Six Steps to Bystander Action
- Notice an occurrence out of the ordinary
- Decide “in your
gut” that something is amiss or unacceptable
- Ask yourself, "Could
I play a role here?"
Assess your options for giving
help (See Active Bystander Strategies)
Determine the potential risks
of taking action.
- If no one intervenes, what will likely happen?
- Is someone else better placed to respond?
- What would be my purpose in responding?
Decide whether to act, at the time or later
- Are there risks to myself? (See Why Bystanders
Don't Act below)
- Are there risks to others (e.g. potential retaliation
against person being "helped")?
- Is there a low-risk option?
- How could I reduce risks?
- Is there more information I can get
to better assess the situation?
(adapted and expanded from Darley & Latane’s
Bystander Intervention Model)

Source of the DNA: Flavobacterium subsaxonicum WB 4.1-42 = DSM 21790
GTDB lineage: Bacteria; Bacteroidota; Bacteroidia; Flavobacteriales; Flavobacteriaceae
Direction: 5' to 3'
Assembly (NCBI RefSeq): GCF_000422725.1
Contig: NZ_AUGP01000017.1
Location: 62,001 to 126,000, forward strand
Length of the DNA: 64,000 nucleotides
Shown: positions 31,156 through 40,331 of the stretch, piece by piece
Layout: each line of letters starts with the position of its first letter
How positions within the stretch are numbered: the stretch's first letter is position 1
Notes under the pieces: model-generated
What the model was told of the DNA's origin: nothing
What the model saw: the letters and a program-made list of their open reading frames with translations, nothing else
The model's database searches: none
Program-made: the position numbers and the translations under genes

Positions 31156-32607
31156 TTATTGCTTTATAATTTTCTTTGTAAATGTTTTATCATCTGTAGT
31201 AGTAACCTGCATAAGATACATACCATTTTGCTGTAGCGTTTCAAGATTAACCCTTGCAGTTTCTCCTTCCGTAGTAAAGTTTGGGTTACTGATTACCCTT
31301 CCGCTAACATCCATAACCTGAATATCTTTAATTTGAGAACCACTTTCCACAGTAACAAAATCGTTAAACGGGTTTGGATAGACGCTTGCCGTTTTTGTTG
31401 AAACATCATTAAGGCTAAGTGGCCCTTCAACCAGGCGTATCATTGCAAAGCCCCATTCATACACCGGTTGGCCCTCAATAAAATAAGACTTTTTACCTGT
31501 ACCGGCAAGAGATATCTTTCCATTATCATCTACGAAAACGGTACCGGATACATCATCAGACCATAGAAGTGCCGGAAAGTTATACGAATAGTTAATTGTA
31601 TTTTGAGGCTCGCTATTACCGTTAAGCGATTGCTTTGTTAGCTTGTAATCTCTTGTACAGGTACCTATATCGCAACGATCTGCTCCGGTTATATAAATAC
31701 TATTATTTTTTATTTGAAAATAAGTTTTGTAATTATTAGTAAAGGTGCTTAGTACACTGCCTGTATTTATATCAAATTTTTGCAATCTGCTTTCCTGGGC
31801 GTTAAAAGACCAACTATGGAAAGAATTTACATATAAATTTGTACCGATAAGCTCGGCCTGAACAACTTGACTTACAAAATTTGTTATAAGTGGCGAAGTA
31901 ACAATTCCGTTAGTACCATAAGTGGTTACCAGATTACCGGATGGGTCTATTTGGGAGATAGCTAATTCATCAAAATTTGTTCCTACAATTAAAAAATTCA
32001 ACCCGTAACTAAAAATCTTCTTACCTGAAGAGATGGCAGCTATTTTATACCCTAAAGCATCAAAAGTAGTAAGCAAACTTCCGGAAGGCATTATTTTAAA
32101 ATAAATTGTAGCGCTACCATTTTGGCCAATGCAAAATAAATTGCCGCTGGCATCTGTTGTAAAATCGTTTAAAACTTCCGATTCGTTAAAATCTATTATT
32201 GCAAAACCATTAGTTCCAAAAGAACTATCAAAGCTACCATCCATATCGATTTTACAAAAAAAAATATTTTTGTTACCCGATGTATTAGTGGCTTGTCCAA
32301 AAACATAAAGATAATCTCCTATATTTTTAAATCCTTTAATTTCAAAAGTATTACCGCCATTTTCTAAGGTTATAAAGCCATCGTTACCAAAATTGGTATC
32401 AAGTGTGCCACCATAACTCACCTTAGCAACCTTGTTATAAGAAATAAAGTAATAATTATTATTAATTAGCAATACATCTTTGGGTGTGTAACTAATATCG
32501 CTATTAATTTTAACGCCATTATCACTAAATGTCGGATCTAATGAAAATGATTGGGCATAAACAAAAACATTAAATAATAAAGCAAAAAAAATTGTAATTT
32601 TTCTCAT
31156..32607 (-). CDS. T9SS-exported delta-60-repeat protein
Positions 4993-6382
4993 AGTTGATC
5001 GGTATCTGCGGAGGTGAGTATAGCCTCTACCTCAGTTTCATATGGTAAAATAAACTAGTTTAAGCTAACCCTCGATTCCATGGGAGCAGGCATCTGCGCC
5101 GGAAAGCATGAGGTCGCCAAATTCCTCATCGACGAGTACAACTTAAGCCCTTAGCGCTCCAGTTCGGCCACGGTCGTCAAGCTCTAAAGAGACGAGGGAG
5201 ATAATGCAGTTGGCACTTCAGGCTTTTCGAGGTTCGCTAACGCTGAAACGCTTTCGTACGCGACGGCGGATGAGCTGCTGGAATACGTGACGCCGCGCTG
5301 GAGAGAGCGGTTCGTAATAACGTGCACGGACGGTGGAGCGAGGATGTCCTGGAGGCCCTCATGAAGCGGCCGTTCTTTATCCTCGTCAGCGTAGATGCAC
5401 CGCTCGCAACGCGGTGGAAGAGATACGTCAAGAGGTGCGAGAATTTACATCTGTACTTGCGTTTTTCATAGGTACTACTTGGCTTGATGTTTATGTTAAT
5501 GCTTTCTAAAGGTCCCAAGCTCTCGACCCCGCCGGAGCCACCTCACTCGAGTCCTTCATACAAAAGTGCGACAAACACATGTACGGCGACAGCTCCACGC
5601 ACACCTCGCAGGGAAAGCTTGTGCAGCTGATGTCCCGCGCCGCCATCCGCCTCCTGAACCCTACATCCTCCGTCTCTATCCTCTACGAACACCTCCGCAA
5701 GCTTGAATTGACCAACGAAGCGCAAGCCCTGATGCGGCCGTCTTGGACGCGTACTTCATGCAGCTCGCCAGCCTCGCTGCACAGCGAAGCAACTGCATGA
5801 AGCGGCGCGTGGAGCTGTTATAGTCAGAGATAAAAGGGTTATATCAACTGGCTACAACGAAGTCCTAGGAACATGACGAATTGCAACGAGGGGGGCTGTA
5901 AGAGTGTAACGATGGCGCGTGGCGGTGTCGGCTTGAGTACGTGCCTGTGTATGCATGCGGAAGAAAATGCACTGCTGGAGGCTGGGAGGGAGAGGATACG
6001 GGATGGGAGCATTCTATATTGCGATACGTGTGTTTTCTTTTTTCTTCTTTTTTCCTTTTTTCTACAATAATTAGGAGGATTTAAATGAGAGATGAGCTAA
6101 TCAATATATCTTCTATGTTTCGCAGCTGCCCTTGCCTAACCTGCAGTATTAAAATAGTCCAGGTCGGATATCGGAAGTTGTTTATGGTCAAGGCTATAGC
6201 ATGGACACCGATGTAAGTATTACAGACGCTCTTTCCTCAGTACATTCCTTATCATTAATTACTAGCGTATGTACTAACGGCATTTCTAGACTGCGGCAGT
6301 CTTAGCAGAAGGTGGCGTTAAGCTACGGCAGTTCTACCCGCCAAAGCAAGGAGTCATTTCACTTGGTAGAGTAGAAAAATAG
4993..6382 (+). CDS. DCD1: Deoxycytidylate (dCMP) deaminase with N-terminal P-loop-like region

For some examples of situations, see Responding to Situations.
Why Bystanders Don't Act
According to Mary Rowe of the MIT Ombuds Office,
bystanders often hesitate to act because...
- They fear loss of relationships,
with the problem person or with others who may disapprove of action.
- They fear retaliation, especially if the problem person is powerful.
- They fear embarrassment, especially if they may not be believed or they
may be viewed as troublemakers, or as violating other community norms.
- They feel a lack of competence, or uncertainty about what action
would be best.
- They believe someone else will take action (perhaps
someone else with more authority or expertise) .